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Illustration: Ron Barrett

March 10, 2004: On the Campus

The chosen ones

By Lauren Turner ’04


It’s debatable who threw the first egg. It’s debatable who threw the last egg. And, considering the foul smell that lingered for days, it’s debatable if anyone actually won. But what’s certain is this: As sophomores streamed down Prospect Avenue the first day of bicker, members of Cap and Gown, Cottage, Ivy, and Tiger Inn hurled eggs at each other to christen the most bittersweet of Princeton traditions.

O, Bicker, how thou art loved and loathed.

Although the bicker process has evolved during the last 125 years, its legacy and commitment to confidentiality have made it mythical. Bicker continues to attract anxious sophomores, frustrate administrators, and allure newspaper reporters, hungry for contentious (and pretentious) stories.

What it doesn’t leave hungry are the bickerees, who in their hopes to join a selective club are put through a figurative food mill.

Many processes involving selective exclusion leave people without appetites, but bicker rituals flip the stomach in a different way. With the exception of Ivy, which chooses members based on one-on-one interviews, the clubs use games to assess how bickerees interact with members. Many of these games involve food. In one, Chubby Bunny, for example, bickerees have 30 seconds to stuff as many marshmallows as possible in their mouths.

“I don’t quite yet know what I’ll have the sophomores do,” says Cottage Club member Elizabeth Morse ’04 the day before bicker. Holding bananas, a bag of marshmallows, a can of whipped cream, some chocolate sauce, and a box of donuts, she adds, “I think I’ll just let the ingredients inspire the games.”

Although few bickerees encounter the full range of delicacies, it’s not rare for malt vinegar, olive oil, mustard, relish, Swedish fish, Tabasco sauce, steak sauce, Japanese wasabi, mayonnaise, milk, butter, eggs, Big Macs, hot dogs, dog food, cat food, worms, goldfish, Saltine crackers, ranch dressing, ice cream, sour cream, and cottage cheese to pass a bickeree’s lips in some eye-popping quantity or lumpy, bumpy combination.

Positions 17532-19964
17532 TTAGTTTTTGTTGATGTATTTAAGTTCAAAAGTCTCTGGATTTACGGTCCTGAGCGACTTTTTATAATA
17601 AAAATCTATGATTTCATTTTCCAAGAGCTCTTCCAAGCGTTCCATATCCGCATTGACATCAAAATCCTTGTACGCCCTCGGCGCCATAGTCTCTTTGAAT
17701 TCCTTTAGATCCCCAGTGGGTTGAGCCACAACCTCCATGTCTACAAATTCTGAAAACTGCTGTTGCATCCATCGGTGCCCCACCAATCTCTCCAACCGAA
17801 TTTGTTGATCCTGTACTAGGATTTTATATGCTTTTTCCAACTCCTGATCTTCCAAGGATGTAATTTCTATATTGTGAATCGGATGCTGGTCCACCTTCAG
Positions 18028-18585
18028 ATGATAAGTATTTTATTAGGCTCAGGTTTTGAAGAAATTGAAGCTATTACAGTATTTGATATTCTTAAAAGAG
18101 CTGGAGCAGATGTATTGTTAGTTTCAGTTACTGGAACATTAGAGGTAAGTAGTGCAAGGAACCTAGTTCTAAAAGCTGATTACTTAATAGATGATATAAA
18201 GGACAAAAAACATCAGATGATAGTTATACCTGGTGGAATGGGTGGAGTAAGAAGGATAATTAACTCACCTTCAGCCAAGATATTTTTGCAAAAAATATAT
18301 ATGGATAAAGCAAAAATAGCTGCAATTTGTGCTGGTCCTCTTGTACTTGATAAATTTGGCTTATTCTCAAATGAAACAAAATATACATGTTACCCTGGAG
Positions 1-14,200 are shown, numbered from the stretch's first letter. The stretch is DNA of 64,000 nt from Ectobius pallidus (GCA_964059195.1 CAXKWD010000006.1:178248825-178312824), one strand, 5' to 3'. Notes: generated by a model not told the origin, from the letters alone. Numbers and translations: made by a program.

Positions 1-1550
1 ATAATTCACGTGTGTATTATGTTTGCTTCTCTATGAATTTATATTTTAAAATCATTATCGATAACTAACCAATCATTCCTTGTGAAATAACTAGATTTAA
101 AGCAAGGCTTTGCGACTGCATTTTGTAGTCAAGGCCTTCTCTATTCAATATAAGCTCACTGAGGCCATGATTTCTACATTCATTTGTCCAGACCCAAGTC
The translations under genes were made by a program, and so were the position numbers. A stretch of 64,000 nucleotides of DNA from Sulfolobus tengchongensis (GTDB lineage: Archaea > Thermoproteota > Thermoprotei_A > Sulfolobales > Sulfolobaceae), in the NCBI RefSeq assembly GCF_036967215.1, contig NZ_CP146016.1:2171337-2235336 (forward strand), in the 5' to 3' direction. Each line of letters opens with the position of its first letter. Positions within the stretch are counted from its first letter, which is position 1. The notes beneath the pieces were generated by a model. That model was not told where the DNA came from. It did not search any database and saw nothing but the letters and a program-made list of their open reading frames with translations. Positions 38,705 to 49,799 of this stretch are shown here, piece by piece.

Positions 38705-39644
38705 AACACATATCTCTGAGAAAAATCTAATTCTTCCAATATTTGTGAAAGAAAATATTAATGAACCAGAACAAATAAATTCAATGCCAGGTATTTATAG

“All those are O.K. as toppings,” says Evan Baehr ’05, an independent, “but mixed together they are disgusting.”

In the end, bicker cannot be reduced to games. People aren’t chosen for membership because they will swallow goldfish. There is no specific recipe for bicker success, but it’s impossible not to bond with strangers while drinking Thousand Island dressing from a plastic Dixie cup.



With high ceilings, 500 seats, and a second-floor balcony, McCosh 50 is one of Princeton’s largest and most impressive lecture halls. The first day of second semester, the tide of entering people never ebbed.

“I made a bet with one of my preceptors,” said history professor James McPherson later. “She claimed there would be standing room only at the first lecture. I had to buy her lunch.”

McPherson, who retires this year, was giving his last first lecture of HIS 376: Civil War and Reconstruction, a course that has for years captivated students, faculty, and community auditors.

HIS 376 — an interesting topic taught by a well-known professor — is not a tough sell. But choosing only four classes each semester from a course catalogue that offers hundreds is difficult. Not all courses are legendary. Not all involve retiring professors.

What’s a student to do? Shop.

“There’s so much out there,” says Jacqui Perlman ’05. “You’re really short-changing yourself by not shopping.”

Many students know that classes are not always as they appear on paper. During the first week, these students attend lectures and seminars planning to drop courses that don’t meet personal standards. Students have two weeks to change their schedules without being fined, and many do.

Such changes don’t surprise professors — or the registrar. During the first five days of spring term the office makes 1,450 course changes. By the end of the semester the total is 4,000.

“If I’m engaged for the full 50 minutes, hour, or hour and a half, then I’m sold,” says Perlman, who attended at least 10 classes during the first week.

Students tend to choose courses that meet requirements, satisfy intellectual curiosity, or balance their schedules.

Some students base choices on professor reputation and others on practicalities. McPherson believes, however, that few base choices on a professor’s in-class performance. “They aren’t necessarily looking for entertainment,” he says. “They can go to the movies or watch TV for that. I think they’re looking for solid substance.”

Lauren Turner ’04, an English major from Berwyn, Pennsylvania, is a member of Ivy.

On the Campus Online: Go to to read “Rock ’n’ roll, 2004,” by Andrew Romano ’04.



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